Twitter chatter about BBC One's Sherlock nets London £11m in free advertising

Jessica Morris
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Twitter chatter about the BBC One drama Sherlock has generated millions in free advertising spend for London's tourism industry, according to new research by Film London.

The study crunched nearly 35 million likes, mentions and tweets from a range of websites such as Twitter, Facebook, Reddit and Pinterest to establish the "screen tourism" effect.

Adrian Wootton, chief executive of Film London and the British Film Commission, said:

Looking at a range of projects -from indies through to global blockbusters and television series' - the results show productions get people talking about the destinations and locations they feature.

Quite simply, this is free advertising, and emphasises the power of screen productions as a tourism drive

Screen tourism has helped other cities too. Malta raked in nearly £3m in free advertising spend for from Game of Thrones (2011), Gladiator (2000) and Popeye (1980). Ystad in Sweden and Apulia in Italy were also found to have benefitted from a similar effect.

So which London landmarks play host to the most famous scenes?


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The BBC's crime drama Sherlock, starring Benedict Cumberbatch, pulled in £10.8m. It's a modern-day retelling of Arthur Conan Doyle's short stories and novels which were first published over 100 years ago. In the series, Sherlock Holmes still lives at 221b Baker Street and fans can watch the cast trapeze through some of London's most well known locations including China Town, Russell Square Gardens and the South Bank.


  • 221b Baker Street: This is the fictional home of Sherlock Homes but the BBC version actually features version actually features North Gower Street.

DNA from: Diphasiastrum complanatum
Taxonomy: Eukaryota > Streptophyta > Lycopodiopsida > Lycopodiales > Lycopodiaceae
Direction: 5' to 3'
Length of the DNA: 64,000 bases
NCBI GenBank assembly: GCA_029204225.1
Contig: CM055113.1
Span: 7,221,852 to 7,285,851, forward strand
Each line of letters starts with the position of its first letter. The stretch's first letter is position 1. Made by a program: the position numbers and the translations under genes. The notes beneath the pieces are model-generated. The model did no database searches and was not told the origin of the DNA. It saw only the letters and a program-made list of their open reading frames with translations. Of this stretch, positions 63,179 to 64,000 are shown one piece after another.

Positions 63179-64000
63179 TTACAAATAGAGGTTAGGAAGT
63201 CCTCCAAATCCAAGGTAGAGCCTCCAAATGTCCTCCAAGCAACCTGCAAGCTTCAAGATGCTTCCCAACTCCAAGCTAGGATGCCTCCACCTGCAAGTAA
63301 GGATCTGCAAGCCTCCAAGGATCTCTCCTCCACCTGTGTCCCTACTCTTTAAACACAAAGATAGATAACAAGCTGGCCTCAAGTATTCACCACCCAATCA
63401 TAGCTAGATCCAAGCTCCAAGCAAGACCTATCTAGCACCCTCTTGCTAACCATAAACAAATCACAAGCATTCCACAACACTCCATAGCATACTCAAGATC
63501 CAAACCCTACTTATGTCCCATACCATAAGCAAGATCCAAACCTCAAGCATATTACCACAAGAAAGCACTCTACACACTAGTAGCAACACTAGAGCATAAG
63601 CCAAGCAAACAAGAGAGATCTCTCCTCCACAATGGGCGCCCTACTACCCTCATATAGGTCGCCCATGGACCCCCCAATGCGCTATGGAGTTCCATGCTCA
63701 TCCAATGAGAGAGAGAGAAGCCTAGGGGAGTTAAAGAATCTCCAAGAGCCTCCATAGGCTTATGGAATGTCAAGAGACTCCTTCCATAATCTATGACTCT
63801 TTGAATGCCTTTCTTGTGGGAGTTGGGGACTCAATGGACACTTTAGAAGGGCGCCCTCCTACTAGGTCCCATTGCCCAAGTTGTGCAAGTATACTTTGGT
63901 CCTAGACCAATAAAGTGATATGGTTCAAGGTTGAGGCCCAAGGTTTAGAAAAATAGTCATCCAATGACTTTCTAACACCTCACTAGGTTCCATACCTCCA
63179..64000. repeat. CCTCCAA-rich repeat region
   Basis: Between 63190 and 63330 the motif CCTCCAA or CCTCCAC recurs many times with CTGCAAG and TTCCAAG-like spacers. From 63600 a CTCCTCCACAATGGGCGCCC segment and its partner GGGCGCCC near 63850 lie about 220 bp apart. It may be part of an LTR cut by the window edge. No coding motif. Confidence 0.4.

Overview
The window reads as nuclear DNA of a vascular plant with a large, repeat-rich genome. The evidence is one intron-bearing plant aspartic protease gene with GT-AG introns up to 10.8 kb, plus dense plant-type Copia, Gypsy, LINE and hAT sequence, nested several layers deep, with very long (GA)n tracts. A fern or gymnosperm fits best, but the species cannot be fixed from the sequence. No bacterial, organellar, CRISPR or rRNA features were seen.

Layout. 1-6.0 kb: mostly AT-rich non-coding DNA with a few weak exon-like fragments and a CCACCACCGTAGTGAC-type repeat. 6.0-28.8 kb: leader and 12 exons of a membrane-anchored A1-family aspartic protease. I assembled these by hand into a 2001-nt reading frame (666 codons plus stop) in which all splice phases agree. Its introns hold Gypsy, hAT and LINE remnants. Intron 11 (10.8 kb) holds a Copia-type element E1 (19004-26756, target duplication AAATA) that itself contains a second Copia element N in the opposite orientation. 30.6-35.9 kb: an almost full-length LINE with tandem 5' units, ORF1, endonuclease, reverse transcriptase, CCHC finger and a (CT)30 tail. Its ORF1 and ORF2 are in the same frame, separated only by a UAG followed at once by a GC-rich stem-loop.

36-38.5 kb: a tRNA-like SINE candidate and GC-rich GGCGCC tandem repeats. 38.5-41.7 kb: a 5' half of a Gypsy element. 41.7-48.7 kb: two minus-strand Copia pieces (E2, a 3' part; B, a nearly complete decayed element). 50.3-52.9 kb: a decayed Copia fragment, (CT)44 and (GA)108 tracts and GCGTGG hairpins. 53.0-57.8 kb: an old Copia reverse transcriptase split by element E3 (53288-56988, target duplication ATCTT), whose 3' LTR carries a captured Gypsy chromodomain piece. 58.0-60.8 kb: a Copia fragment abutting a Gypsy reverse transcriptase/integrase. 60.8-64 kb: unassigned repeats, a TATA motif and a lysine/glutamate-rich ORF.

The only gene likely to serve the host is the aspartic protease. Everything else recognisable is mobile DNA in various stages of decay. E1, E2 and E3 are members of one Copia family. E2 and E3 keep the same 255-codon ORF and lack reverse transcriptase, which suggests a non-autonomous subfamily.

• Diogenes Club: In Cohn's books it's located opposite Pall Mall but in the television series fans are really watching the The British Academy in Carlton Terrace.


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Warner Brothers' series of Harry Potter films starring Daniel Radcliffe, Emma Watson and Rupert Grint sparked £10.4m in free advertising spend for London. Fans will recognise St Pancras International as the home of Platform 9 ¾ from which Harry and friends catch the Hogwarts Express. Charring Cross Road and Leadenhall Market are also used for scenes featuring wizard pub the Leaky Cauldron and secret street Diagon Alley.


  • St Pancras International, Kings Cross: The huge station is home to Platform 9 ¾.
  • Reptile House, London Zoo: This is where Harry first realises he can talk to snakes in Harry Potter and the Philosopher's Stone


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Notting Hill, starring Hugh Grant and Julia Roberts, garnered the most free advertising revenue - it generated a whopping £19.5m. The opening scene features the actor walking through the now-famous Portobello Road market.


  • Portobello Road Market: The film opens with Hugh Grant walking through Portobello Road Market

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